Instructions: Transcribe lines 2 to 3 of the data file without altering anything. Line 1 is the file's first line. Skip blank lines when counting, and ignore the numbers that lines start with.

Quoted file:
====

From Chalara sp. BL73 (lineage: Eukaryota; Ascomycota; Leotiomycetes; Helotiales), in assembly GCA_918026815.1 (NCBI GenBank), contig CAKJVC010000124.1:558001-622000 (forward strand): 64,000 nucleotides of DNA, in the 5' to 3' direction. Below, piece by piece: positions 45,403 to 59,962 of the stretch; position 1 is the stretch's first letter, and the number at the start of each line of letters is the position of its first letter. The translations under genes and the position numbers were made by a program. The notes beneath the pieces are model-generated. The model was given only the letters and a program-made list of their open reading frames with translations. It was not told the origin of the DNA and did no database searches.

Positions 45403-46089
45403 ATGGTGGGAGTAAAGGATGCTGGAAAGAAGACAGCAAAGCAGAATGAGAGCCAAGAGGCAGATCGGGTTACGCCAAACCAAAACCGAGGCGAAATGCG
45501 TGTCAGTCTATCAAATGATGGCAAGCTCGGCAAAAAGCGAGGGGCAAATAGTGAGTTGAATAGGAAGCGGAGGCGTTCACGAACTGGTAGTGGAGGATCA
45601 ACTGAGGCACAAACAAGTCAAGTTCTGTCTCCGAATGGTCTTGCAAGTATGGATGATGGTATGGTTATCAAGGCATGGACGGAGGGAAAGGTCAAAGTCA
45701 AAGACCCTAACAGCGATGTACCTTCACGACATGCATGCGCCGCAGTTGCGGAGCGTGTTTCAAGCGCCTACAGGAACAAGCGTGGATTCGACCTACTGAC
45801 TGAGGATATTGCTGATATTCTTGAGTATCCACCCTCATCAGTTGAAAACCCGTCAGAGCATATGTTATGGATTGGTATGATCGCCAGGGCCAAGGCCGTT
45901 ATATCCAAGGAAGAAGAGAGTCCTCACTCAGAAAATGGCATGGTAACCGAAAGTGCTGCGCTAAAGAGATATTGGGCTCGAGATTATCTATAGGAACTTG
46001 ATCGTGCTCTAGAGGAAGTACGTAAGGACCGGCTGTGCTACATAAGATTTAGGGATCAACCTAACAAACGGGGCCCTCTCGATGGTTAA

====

Positions 45403-46089
45403 ATGGTGGGAGTAAAGGATGCTGGAAAGAAGACAGCAAAGCAGAATGAGAGCCAAGAGGCAGATCGGGTTACGCCAAACCAAAACCGAGGCGAAATGCG